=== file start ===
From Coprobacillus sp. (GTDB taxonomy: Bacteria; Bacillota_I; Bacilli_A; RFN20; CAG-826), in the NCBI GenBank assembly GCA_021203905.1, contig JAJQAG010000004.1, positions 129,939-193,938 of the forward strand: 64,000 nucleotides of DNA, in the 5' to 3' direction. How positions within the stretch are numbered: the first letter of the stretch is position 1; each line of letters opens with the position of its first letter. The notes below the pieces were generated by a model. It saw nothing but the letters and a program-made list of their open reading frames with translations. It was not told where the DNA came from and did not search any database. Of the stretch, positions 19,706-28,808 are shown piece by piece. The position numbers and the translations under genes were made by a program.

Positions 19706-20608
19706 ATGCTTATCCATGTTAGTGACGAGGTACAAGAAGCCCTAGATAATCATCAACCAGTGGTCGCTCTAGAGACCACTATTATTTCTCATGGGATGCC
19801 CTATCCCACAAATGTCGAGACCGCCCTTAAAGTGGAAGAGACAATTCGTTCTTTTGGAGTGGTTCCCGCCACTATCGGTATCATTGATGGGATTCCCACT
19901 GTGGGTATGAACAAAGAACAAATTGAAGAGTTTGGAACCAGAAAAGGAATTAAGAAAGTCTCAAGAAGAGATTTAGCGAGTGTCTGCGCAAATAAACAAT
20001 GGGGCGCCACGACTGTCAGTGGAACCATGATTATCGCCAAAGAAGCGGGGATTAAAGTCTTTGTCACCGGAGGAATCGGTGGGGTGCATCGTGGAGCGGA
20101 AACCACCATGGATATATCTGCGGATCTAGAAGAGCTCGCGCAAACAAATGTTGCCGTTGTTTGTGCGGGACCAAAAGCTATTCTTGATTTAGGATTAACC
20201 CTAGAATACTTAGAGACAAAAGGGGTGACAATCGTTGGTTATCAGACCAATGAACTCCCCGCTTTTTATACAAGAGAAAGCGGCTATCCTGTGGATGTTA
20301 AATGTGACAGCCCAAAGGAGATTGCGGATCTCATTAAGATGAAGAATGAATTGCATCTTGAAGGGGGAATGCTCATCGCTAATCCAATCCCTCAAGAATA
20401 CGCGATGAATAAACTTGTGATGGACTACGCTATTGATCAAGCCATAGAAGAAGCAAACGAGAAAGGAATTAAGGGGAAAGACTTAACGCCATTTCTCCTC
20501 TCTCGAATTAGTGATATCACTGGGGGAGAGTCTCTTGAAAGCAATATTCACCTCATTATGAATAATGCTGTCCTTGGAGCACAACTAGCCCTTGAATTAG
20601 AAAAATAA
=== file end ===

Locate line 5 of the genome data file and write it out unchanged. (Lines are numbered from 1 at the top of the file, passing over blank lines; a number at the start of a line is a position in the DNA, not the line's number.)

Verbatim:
19901 GTGGGTATGAACAAAGAACAAATTGAAGAGTTTGGAACCAGAAAAGGAATTAAGAAAGTCTCAAGAAGAGATTTAGCGAGTGTCTGCGCAAATAAACAAT